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The nutritional supplements company will continue to operate a wholesale business.
NutraOrigin, an online retailer of dietary supplements, last month shut down its direct-to-consumer business, which operated NutraOrigin.com. Robert Family Holdings Inc., the company’s parent, says it will run NutraOrigin as a wholesale business.
“Our parent company didn’t think it could make money quick enough to justify continuing operations,” says Tim Peterson, the retailer’s former vice president of marketing. Peterson left the company last month and is now a consultant.
Before closing its direct-to-consumer business, roughly 90% of NutraOrigin’s business came from direct-to-consumer sales, according to a company spokeswoman.
Even so, the company is probably focusing on the wholesale business because it is far less expensive to operate, requiring fewer marketing dollars and employees than a retail business, says Peterson. For instance, the company now has five full-time employees, down from the nine it had while operating its direct-to-consumer business.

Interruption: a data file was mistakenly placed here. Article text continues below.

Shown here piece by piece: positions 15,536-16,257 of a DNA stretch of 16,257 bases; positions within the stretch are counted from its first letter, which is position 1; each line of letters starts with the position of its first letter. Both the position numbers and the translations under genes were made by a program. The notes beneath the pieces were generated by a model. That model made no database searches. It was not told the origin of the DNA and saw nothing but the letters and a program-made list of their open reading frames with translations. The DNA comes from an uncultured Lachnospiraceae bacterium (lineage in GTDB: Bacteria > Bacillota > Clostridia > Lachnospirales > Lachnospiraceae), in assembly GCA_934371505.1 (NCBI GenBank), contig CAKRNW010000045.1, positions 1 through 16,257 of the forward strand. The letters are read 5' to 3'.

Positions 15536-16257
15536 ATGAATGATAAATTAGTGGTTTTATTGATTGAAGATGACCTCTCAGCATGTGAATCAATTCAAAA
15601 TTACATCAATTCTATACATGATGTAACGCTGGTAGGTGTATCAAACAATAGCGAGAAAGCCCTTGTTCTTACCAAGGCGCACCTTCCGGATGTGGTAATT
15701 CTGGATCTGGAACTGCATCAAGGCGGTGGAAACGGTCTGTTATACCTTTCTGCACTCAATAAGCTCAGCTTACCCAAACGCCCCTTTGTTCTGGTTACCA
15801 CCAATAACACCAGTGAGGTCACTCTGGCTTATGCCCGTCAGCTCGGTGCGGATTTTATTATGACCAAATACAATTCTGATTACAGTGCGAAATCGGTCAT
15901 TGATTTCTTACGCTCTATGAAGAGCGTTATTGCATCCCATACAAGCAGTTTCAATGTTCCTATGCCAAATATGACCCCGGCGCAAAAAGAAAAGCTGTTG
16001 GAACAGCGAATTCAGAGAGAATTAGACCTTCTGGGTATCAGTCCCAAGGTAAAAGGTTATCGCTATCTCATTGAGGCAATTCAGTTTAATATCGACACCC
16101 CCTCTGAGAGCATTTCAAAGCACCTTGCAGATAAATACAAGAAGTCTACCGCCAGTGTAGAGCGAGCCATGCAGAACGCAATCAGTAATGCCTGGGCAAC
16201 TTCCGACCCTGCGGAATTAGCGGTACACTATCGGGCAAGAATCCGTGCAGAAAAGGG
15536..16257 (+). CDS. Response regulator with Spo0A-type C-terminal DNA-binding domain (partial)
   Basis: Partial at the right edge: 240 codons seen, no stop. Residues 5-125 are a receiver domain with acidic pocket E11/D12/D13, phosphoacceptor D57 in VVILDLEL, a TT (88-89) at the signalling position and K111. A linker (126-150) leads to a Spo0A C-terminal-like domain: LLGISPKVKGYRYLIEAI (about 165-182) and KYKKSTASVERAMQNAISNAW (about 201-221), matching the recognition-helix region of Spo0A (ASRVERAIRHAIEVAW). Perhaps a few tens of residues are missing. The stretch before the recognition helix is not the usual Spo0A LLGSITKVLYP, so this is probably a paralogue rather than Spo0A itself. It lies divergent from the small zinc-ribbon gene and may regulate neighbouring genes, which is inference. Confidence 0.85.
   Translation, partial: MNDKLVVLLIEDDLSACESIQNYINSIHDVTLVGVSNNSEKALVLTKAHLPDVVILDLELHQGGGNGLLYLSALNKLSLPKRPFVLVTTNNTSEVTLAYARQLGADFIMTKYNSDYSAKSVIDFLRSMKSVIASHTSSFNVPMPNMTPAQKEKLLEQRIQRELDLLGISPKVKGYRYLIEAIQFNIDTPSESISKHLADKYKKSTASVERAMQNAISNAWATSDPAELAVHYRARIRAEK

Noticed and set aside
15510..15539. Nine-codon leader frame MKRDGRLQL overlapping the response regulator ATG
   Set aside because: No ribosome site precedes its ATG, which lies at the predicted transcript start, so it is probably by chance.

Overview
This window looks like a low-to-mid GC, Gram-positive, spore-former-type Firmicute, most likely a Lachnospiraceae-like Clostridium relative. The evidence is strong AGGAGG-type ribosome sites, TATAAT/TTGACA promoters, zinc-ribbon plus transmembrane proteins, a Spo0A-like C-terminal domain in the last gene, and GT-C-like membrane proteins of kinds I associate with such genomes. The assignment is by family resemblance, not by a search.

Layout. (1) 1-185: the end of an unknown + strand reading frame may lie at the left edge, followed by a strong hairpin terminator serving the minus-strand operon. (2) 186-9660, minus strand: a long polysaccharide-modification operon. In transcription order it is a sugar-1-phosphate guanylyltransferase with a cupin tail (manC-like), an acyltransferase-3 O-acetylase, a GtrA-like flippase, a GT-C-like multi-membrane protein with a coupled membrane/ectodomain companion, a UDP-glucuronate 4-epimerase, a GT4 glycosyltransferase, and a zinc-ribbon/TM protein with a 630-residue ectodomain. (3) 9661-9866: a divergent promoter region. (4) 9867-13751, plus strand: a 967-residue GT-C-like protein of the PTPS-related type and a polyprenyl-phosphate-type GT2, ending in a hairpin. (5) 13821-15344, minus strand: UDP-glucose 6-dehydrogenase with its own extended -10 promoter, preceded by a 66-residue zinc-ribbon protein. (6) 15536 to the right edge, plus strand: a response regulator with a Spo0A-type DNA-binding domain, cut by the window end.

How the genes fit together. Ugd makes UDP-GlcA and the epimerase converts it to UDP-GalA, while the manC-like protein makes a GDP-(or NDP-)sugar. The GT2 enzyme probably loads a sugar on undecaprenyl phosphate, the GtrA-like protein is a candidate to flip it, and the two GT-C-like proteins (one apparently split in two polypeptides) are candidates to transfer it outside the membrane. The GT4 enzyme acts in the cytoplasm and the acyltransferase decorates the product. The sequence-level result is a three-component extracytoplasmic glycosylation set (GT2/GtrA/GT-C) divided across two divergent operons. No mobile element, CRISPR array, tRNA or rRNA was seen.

Peterson joined NutraOrigin in late 2009. At the time the retailer’s site attracted fewer than 100 visitors a day and converted at only 0.25%, well below the e-commerce norm of around 3%.
Working with design and consulting firm Tellus, the retailer launched a $150,000 redesign effort in January 2010. The first phase focused on making its online shopping experience better to encourage consumers to become what the retailer called “continuity” buyers—those who subscribe to receive regular supplies of vitamins and supplements. Later phases included efforts such as making sure the site design was flexible enough that NutraOrigin could add more brands later on, and so it could sell wholesale via the web.
The redesigned site went live in 60 days. A year later the retailer’s conversion rate averaged around 2.4%, nearly 10 times what it was before, and its traffic increased 10 fold to more than 1,000 visitors a day, Peterson reported at the Internet Retailer Web Design & Usability Conference in February. However, that success wasn’t enough to keep the company going, he says.